My mom is a fun-loving spirit and a real trooper who taught me all I know about sarcasm. (You’ve been warned….!) In spite of that, you’d never really know that she has pretty much lived with pain her entire life, as she doesn’t usually complain. As a child, she broke her collarbone … twice, and she had polio as a young teenager, before the vaccine was developed. As a result, she has experienced much physical difficulty throughout her days. She always tired out quickly, so by the end of the day when she made several trips to the basement for laundry and then lugged it to the upstairs bedrooms, plus several more trips up to put us to bed, she was exhausted.
I can remember this condition worsening as I was in high school. It didn’t help her that I was involved in varsity sports and my dad liked to drag Mom around to all of my competitions, and still expect her to put on a nice supper, etc. It wasn’t until she was in her late 50s that she was formally diagnosed with Post-Polio Syndrome. This diagnosis explained many things and validated for her that the tiredness “wasn’t all in her head”, nor was she “just lazy”, as some people hurtfully accused her of.
Post-Polio Syndrome, or PPS, affects polio survivors 30 to 40 years after the initial illness. According to my mom, PPS is way worse than the original bout of polio, as she has been battling it for over 45 years. She has been dealing with breathing and swallowing problems (both bad enough for independent 911 visits to the hospital in 2017), less tolerance of cold temperatures (luckily we in the Midwest are pros at the art of layering), increased susceptibility to bladder and urinary tract infections (she’s had 3 already in 2019), and progressive muscle and joint pain and weakness, including atrophy. This last symptom has had the most impact to her over the years.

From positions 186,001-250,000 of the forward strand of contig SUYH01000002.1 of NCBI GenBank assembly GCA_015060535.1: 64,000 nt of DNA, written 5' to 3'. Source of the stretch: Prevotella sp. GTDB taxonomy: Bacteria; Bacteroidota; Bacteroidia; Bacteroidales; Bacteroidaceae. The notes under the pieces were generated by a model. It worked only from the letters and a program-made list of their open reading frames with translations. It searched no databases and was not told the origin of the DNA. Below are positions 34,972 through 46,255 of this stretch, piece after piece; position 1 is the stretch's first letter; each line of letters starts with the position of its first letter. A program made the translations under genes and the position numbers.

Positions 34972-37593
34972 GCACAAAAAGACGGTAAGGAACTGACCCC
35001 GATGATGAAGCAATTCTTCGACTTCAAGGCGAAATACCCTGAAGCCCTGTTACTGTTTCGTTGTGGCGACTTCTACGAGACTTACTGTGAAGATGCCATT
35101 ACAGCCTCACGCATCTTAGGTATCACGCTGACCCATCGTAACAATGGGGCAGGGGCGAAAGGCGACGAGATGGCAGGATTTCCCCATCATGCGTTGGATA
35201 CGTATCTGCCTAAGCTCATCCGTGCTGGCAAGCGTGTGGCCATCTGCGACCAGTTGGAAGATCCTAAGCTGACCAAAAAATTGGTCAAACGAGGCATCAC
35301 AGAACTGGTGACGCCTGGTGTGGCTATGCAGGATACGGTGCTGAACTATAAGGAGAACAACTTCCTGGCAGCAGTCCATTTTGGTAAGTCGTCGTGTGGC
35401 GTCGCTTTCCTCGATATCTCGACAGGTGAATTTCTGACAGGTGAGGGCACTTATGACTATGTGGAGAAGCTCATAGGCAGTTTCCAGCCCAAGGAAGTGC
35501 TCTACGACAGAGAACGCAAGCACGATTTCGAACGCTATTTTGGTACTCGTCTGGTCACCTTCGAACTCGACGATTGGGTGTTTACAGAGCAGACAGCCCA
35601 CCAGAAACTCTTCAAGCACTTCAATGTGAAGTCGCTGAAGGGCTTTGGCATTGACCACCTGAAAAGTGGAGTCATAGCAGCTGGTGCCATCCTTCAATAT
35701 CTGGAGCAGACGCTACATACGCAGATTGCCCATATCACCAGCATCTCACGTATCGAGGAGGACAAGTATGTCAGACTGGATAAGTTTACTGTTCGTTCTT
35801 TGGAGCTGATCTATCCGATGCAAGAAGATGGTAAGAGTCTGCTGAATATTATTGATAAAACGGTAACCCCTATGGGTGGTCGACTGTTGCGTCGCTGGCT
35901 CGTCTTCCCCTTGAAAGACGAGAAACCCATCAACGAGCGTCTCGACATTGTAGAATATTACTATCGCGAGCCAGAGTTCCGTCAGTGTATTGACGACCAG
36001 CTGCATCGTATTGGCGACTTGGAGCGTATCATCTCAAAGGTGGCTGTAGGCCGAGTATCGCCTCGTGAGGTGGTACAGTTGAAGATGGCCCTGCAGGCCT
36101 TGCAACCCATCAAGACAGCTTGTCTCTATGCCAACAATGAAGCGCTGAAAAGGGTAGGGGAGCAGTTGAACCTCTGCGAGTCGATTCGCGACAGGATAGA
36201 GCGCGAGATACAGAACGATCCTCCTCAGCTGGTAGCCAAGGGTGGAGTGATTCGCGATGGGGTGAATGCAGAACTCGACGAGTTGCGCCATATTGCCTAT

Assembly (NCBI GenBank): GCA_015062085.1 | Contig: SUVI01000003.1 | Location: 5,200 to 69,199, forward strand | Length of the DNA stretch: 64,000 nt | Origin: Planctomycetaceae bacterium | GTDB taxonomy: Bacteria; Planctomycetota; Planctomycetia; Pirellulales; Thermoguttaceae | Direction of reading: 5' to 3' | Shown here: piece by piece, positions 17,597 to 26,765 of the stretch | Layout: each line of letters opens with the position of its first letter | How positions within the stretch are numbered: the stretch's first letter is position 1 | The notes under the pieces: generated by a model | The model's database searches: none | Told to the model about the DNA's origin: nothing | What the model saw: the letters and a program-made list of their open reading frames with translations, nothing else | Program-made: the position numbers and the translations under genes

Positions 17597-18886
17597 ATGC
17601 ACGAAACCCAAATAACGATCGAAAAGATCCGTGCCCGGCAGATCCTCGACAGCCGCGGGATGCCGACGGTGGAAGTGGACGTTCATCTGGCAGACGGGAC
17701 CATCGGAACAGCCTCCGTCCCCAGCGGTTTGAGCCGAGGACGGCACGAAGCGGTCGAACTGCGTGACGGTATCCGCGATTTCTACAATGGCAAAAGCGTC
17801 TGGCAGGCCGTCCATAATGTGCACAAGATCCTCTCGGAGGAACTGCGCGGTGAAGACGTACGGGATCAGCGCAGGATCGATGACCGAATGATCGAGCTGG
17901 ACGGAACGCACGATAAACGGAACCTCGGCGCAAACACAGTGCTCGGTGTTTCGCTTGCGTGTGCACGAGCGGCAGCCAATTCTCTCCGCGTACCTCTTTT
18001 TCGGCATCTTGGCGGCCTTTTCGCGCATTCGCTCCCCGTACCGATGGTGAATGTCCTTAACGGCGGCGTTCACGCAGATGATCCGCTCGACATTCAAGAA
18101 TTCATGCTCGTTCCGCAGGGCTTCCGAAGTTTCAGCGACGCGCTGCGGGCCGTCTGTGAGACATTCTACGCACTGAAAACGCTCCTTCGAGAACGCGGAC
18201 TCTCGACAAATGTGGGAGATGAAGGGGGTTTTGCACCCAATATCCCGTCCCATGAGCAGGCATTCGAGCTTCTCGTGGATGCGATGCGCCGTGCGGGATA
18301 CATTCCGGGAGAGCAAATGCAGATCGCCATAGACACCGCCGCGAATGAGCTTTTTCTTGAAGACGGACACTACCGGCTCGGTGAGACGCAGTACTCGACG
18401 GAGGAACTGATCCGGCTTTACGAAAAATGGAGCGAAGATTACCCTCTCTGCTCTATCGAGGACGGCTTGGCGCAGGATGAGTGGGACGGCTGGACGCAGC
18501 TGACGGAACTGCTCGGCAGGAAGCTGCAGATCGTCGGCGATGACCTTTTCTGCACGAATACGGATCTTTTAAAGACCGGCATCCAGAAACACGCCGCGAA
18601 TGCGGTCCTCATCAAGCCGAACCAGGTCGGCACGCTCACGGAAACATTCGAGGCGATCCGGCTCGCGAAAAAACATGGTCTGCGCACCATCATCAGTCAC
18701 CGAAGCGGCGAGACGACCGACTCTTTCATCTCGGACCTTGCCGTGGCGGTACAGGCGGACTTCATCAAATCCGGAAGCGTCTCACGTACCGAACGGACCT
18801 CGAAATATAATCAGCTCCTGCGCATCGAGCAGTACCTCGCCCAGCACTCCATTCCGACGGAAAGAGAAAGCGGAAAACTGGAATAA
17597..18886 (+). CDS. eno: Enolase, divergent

Up until the summer of 2017, Mom could still get around the house on her own. Then, almost overnight it seemed, she felt considerably weaker. All of her muscles are extremely weak, if not completely “gone”. Her leg muscles no longer allow her to stand for any length of time. Her “core” muscles are non-existent and I have to lift her legs onto and off the bed as she is not able to. This also affects her breathing as her diaphragm muscle is very weak. She can no longer walk without support from me (and her tricked-out walker). The muscles in the right side of her chest are completely atrophied according to one of her doctors, and she has less than 40% remaining of her left side chest muscles.
Because of mom’s PPS-induced inactivity, in 2016 she developed pressure sores on her “sit upon”, as she likes to refer to “it” as. At their worst, they were deep 3rd degree sores, but with the help of a home-visit wound-care nurse and her bag of tricks, her skin healed within about 3 months. During one of her hospital stays during that time, the attending physician referred her for an at-home hospital bed with a special pressure release mattress. It has been extremely helpful, but has pretty much rendered Mom as bedridden since. Even though her skin is topically healed, she still complains of similar feeling pain as when she had open wounds.